Yesterday, I shared with you an example of Abby Poyen's poetry in the Philadelphia "Album" of 1831. Historians will tell you that this was written by Albert Pike, of Masonic notoriety. As near as I can tell, 14-year-old Abby was attending his class in Newburyport, Mass., and he was stealing her poems. Presumably, he sent them off for publication without her knowledge. Since they had the same initials, if he was ever caught, he could simply claim that he had been doing it for her; but if he wasn't caught, he could reap the benefits thereof, himself. Which is what he did. Sometimes he would adulterate them, or stretch them, or (as in the case of "Ode to the Mocking Bird"), completely rewrite them. Sometimes he would just send them in. And when he ran out of hers, having established himself as a poet, he would try his own hand at it. After all, once you have a reputation, and your foot in the door, you can get away with literary murder. Just as Edgar Allan Poe did.
I'm now going to share with you one of these latter examples. Pike would have written this one, entitled "The Curse," entirely by himself. It's the last piece signed "A.P." I could find in the 1831 "Album," so I can imagine an editor calling his associate editor into the office:
"Did you okay this?"
"It was by 'A.P.,' you always print 'A.P.'"
"You've been duped, man, this is unmitigated trash. If it was written by the same author, I'll eat my hat!"
This is written by someone who knows nothing about morality, attempting to fake a poem with a Victorian moral message. What he does know, is macho blood and guts. The same author could not possibly have written "Part of an Address to the Stars," as has written "The Curse." Occam's Razor is clearly on the side of plagiarism, here--plagiarism of a young female prodigy, by a boorish teacher who will go on to fight as a general for the South, in the Civil War. I'm not wrong about this, and I'm not just indulging in magical thinking (as so many of my casual readers probably have me pegged).
Anyway, I'm closing in on completing my digitizing project, and I want to get back to it while I have some hours to devote to it, before going in to work this afternoon. I was going to go over my month-end stats briefly, but suffice it to say, they have been going up. Whether this blog is driving them up, I can't say, though the hits on this page have certainly increased dramatically since I've been writing about Poe as a plagiarist. A few months ago I saw an average of 250 hits per day on this website; now, it is in the mid-300's, and day before yesterday pooched well into the 400's. It tends to cycle, while I never see any book sales in either phase. But I suspect it will one day hit critical mass. Somebody is going to want to interview me, or write about me (i.e., favorably rather than derisively), and someone will actually fork out the cost of a fast-food meal for my e-books.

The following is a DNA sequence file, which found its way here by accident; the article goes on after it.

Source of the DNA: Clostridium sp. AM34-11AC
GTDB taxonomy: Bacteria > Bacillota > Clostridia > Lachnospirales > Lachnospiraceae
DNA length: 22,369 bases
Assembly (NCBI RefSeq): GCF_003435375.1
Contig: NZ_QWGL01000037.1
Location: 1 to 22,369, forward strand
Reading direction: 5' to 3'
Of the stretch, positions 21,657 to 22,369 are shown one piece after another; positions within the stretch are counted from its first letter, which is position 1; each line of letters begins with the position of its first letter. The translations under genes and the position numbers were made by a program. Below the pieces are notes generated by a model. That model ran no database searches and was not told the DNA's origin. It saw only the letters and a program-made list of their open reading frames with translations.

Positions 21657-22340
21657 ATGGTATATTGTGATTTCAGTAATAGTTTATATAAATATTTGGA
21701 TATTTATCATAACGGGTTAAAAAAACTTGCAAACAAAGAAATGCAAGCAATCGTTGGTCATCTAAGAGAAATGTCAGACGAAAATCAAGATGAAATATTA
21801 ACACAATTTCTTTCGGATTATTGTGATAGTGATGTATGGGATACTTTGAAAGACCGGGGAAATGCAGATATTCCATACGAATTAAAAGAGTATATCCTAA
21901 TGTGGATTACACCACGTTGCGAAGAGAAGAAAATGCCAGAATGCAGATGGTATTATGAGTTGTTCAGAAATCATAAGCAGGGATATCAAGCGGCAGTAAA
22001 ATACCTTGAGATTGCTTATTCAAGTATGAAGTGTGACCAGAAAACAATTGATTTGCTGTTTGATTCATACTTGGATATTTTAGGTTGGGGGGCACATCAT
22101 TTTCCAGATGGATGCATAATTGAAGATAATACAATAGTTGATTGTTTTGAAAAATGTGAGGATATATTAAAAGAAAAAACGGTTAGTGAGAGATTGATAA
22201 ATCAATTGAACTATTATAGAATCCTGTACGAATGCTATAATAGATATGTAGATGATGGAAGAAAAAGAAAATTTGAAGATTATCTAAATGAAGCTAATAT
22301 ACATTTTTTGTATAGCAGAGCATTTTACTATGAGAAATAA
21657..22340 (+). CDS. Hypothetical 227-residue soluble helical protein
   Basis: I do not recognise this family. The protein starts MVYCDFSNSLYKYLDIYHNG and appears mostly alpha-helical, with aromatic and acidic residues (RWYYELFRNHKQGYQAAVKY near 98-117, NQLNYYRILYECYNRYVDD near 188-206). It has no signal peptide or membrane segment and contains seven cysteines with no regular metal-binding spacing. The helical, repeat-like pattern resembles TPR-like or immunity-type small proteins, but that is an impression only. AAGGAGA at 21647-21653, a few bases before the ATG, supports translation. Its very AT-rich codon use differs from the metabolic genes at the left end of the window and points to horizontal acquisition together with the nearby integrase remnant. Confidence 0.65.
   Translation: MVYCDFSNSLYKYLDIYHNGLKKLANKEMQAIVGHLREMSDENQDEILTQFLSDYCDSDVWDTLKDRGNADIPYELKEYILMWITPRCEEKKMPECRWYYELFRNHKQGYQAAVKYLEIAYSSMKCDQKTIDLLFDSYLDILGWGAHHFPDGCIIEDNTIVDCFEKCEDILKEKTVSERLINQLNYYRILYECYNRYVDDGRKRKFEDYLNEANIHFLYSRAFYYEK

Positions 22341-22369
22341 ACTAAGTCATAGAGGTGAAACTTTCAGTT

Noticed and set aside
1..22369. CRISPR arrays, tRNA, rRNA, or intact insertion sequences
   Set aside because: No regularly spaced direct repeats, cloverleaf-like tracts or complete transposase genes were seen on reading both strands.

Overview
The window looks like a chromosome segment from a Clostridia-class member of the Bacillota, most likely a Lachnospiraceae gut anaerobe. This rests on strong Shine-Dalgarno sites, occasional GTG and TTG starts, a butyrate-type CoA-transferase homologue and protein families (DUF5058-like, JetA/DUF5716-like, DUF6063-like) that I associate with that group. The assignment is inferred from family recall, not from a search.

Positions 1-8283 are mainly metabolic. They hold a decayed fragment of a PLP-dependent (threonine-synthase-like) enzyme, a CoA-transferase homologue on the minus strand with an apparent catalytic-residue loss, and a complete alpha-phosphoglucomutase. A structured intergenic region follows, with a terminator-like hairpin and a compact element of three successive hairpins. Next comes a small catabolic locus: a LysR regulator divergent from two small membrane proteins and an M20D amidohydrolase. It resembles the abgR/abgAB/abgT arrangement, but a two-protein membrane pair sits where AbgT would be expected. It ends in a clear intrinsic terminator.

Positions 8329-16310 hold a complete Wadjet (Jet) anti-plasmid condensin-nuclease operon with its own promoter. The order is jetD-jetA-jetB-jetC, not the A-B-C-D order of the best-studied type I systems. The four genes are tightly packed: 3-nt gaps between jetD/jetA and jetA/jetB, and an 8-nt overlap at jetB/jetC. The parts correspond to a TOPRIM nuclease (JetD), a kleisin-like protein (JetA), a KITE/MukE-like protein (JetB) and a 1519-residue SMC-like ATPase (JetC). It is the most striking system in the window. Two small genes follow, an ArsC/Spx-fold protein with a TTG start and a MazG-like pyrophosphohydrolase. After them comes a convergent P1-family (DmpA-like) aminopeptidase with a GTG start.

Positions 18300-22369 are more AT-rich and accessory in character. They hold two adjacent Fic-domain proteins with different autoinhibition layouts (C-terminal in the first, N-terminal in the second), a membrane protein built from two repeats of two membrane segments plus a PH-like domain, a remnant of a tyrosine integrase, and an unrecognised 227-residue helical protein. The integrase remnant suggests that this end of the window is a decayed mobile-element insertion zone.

In the meantime, this is Albert Pike's awful attempt at writing poetry. Like Poe's "Ulalume," this is what he looks like on his own. And I should mention, here, a principle I cited in my book. When evaluating the work of a plagiarist, the rules are reversed. Normally, one would gauge the writing of an author by his or her best work. But one gauges the work of a plagiarist by his worst work.
According to one Pike biographer, what he wanted more than anything else in the world was fame. If I have anything to say about it, he's going to get. Boy, is he going to get it.
Stephen Sakellarios, M.S.
Music opening this page: "King Tut," by Steve Martin, live performance